They can be tricky to use. For *local* radio stations its no big deal but for shortwave or DX AM broadcast, there is a fine balance between tuning and regeneration level. Most people who don't know about these receivers but comes across them thinks they are broken. Its just that they need a long wire antenna, about 100 - 130 feet, a *good* ground and needs to know how to operate the set.


Trivia: On the wiki site above, they mention the name Lee De Forest. He is the same guy who invented the vacuum tube and *sound on film recording - Phonofilm!* You might remembered the old TCM thread from about a year ago when the topic was about the earliest sound on film recordings besides the Vitaphone disc recordings.


Radio is what got the ball rolling for the development of talking pictures. So when you listen to the *sound* in movies, you have this old radio tech to thank!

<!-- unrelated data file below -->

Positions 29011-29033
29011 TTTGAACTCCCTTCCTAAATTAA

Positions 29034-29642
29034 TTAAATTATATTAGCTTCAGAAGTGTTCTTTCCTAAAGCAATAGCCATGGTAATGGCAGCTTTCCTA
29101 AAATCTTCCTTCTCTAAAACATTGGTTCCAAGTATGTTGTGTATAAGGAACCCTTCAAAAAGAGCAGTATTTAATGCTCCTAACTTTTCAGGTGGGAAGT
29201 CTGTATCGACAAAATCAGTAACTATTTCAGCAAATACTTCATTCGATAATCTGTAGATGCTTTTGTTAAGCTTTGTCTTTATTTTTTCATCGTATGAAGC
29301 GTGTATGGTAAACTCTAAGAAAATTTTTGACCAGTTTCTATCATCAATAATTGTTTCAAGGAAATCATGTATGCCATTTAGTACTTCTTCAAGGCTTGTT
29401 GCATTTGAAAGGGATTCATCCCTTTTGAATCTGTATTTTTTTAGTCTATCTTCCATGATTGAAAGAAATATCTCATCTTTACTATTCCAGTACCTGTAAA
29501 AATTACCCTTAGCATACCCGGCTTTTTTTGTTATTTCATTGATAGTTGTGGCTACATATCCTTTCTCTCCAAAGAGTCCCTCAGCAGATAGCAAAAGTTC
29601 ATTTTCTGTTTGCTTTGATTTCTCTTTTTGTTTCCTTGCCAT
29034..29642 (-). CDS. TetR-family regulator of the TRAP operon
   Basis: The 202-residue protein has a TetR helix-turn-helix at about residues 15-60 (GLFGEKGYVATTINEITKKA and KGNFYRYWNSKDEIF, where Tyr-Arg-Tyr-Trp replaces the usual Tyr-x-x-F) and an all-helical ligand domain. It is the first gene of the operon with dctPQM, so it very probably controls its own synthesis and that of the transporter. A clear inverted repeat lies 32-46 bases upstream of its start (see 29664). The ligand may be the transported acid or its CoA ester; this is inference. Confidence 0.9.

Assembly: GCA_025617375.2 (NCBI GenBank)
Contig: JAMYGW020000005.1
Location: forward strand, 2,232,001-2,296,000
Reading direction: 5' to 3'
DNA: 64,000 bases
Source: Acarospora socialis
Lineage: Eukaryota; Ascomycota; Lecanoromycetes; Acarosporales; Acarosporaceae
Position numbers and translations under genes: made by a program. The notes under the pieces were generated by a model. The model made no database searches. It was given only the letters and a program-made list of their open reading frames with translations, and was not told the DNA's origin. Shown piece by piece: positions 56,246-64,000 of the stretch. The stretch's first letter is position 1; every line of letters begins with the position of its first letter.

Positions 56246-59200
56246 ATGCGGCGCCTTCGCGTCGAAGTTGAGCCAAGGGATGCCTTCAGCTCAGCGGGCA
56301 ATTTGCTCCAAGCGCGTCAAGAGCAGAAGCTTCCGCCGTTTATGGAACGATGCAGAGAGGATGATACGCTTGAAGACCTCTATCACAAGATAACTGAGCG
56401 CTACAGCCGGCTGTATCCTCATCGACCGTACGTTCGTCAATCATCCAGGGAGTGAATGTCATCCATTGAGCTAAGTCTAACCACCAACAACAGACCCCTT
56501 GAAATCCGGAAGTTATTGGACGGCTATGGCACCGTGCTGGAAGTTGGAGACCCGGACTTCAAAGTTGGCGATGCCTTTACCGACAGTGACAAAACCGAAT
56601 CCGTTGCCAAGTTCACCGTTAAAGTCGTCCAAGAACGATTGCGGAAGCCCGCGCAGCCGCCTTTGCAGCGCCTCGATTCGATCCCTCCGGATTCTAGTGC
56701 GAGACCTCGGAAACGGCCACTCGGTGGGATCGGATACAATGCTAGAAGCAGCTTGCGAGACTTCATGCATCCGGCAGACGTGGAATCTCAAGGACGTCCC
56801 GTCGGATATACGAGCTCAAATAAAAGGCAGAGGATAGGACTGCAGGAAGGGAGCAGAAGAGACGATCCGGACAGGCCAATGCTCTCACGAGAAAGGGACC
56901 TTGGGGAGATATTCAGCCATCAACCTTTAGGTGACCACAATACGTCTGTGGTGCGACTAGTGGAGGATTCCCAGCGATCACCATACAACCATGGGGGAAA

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> {quote:title=hamradio wrote:}{quote}

> Radio is what got the ball rolling for the development of talking pictures. So when you listen to the *sound* in movies, you have this old radio tech to thank!


And you know, things have never been the same since then. ;)


Thanks for the links, I'll read more about this - I hadn't even given much thought to short-wave radios until now, I used to have one, or at least we had one at home, when I was little. I don't even remember what we might have picked up on it.

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You really got me to thinking about the present DVD / Blu ray technology and you will have to see this to beleive it. Use the Zoom in whenever possible.


How about a DVD player with *vacuum tube / HDMI output!!*



A hybrid CD player with vacuum tube amplifier already built in



And to top it off check out the Blu-ray.com discussion forum about adding vacuum tube amplifiers.